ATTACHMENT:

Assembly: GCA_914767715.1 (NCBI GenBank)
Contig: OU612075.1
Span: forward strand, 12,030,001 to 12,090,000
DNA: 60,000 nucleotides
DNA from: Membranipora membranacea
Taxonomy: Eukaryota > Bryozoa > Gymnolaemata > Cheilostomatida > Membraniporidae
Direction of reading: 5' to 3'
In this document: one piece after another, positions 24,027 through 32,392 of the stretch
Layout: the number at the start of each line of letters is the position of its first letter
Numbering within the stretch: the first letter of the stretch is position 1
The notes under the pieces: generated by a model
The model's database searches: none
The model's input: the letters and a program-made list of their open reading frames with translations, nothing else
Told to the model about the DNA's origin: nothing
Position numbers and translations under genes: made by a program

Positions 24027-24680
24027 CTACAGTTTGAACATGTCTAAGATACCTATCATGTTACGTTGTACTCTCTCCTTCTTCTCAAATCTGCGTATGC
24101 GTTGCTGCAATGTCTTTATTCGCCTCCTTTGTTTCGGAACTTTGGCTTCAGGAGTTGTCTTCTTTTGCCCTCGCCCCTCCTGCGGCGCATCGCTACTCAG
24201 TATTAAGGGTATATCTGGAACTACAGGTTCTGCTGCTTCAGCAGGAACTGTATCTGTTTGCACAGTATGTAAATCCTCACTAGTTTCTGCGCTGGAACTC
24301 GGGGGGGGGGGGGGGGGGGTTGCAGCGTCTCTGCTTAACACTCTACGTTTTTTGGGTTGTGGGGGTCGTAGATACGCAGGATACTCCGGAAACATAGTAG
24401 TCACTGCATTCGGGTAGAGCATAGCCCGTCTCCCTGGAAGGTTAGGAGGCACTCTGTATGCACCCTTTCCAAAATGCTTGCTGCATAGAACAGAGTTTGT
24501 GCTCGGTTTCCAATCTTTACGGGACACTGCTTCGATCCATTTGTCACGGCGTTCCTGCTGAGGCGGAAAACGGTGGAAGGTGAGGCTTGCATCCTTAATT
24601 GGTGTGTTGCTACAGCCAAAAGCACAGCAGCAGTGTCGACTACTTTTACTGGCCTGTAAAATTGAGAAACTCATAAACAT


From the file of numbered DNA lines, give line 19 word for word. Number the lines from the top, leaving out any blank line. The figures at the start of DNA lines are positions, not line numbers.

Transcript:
24201 TATTAAGGGTATATCTGGAACTACAGGTTCTGCTGCTTCAGCAGGAACTGTATCTGTTTGCACAGTATGTAAATCCTCACTAGTTTCTGCGCTGGAACTC